Bible Study: Faith
According to Hebrews 11:1, faith is the assurance of things hoped for, the conviction of things not seen. But how do we acquire this faith? How do we get this conviction about spiritual realities that we cannot know with our senses? Sometimes it just seems that to trust God and to believe what He says takes all we can muster within ourselves-indeed, it sometimes feels beyond our grasp, especially when our senses tell us that what we are trying to believe could not possibly be true. At the same time, faith is an incredibly simple thing that we exercise on a daily, even minute by minute, basis. How do we know that an elevator will not plummet ten stories to the ground when we step on it? So to step on an elevator is an act of faith that it will operate properly. Also, when we get into a car, we are exercising trust that we will be relatively safe and that other drivers will not ram into us. To exercise faith, then, is simply a mat-ter of making a decision to trust something or someone without having definitive proof of their reliability In fact, we rarely have the luxury of having anything definitively proven to us; usually we must make the best judgment we can based on the facts we possess. When it comes to the spiritual realm, however, we are not dealing with facts we can verify with our senses; rather we are presented with truths that can be believed or disbelieved, lived by, or not lived by. These truths steadfastly resist any kind of demonstration as to their truth, except through the experience of a lived-out faith.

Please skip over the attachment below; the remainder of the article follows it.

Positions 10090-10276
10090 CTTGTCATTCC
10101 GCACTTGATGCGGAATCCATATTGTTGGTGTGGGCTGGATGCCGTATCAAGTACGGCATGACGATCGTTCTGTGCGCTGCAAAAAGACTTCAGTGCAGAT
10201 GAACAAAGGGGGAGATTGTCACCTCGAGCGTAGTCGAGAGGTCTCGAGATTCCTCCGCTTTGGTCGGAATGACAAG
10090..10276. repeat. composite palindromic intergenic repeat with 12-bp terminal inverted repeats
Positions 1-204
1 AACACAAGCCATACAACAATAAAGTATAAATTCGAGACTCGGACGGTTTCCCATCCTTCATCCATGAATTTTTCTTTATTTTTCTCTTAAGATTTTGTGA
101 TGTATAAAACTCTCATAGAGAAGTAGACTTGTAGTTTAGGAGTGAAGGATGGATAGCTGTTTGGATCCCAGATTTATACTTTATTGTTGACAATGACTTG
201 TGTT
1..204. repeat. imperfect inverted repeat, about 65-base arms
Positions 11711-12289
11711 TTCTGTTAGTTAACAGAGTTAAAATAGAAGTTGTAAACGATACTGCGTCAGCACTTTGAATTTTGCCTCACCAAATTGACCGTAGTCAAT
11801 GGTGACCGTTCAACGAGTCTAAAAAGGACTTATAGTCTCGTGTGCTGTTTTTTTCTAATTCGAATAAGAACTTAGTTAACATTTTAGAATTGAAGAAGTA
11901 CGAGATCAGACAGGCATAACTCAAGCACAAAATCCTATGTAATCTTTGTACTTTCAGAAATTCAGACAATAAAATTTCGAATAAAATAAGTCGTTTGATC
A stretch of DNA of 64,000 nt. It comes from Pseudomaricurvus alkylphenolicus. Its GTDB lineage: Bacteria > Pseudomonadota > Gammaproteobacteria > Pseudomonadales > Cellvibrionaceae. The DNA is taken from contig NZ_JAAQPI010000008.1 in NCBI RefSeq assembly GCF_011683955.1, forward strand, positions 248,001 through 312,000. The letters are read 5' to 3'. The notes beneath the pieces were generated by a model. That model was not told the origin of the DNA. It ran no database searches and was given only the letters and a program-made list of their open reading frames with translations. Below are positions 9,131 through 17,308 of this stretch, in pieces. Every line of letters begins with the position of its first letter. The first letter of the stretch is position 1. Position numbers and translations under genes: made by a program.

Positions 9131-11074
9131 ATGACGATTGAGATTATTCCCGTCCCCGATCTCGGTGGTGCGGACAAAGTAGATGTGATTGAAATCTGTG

But I have been talking as if we merely were believing some kind of truths about the universe, when the faith which the Bible speaks of is faith in a person, in fact the One Person in the universe, God Himself Faith is not believing some truth about the universe, or even some truth about God; rather, it is trust in an invisible person who governs the universe in absolute sovereign power and total goodness and love. To trust in God means to believe that He is willing and able to do what He has promised. The eleventh chapter of Hebrews is filled with examples of those who have taken God at His word, acted accordingly, and so received God’s approval (11:2). Faith is simply the decision to take God at His word and obey in the moment that we are required to make a choice. Exercising faith is simply acting as if something were true even though we have no way of rationally demonstrating that it is so. And God is constantly presenting us with crossroads in which we must make the decision to trust Him or not trust Him despite our feelings, and this trust always manifests itself in concrete obedience. Faith that is not acted upon and that does not manifest itself in obedience is not faith in the biblical sense. The apostle Paul speaks of the obedience of faith (Rom. 1:8). Faith at its basis is simply a decision, and one would not speak of acquiring a decision: one simply makes the decision to take God at His word when the temptation not to presents itself.
But how do we make the right decision to trust God and His word and not keep making wrong decisions to trust in self and our own feelings and perceptions? Basically we must become more convinced of the reality of God and His promises than the reality of our own feelings in the moment. We must become convinced that there is an invisible spiritual reality that transcends what we can see and feel. The writer of Hebrews says that without faith it is impossible to please God, for whoever would come to Him must believe that He is and that He rewards those who diligently seek Him (11:6). To believe that He is is not simply to believe in God’s existence; it is to believe that the biblical God is the One Person who is ultimately real and that everything in creation is only an expression of this One Person in one form or another. According to Moses, God’s name is I AM (Ex. 3:14). Our problem lies in the fact that our own thoughts, feelings and reactions to our circumstances seem more real to us than God Himself so that we do not penetrate beyond the appearances and see everything that happens to us as a form of God coming to us.